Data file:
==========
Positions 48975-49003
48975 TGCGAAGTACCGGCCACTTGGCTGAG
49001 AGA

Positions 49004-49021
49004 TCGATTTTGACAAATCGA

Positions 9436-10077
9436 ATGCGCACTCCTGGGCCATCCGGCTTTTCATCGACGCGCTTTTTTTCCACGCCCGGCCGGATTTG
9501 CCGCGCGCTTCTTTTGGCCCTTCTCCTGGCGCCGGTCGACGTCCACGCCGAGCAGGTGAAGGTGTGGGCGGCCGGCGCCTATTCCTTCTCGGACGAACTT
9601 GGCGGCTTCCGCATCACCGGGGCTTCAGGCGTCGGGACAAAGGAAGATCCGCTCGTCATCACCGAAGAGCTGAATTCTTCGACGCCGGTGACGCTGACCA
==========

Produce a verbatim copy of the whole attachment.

Positions 48975-49003
48975 TGCGAAGTACCGGCCACTTGGCTGAG
49001 AGA

Positions 49004-49021
49004 TCGATTTTGACAAATCGA

Positions 9436-10077
9436 ATGCGCACTCCTGGGCCATCCGGCTTTTCATCGACGCGCTTTTTTTCCACGCCCGGCCGGATTTG
9501 CCGCGCGCTTCTTTTGGCCCTTCTCCTGGCGCCGGTCGACGTCCACGCCGAGCAGGTGAAGGTGTGGGCGGCCGGCGCCTATTCCTTCTCGGACGAACTT
9601 GGCGGCTTCCGCATCACCGGGGCTTCAGGCGTCGGGACAAAGGAAGATCCGCTCGTCATCACCGAAGAGCTGAATTCTTCGACGCCGGTGACGCTGACCA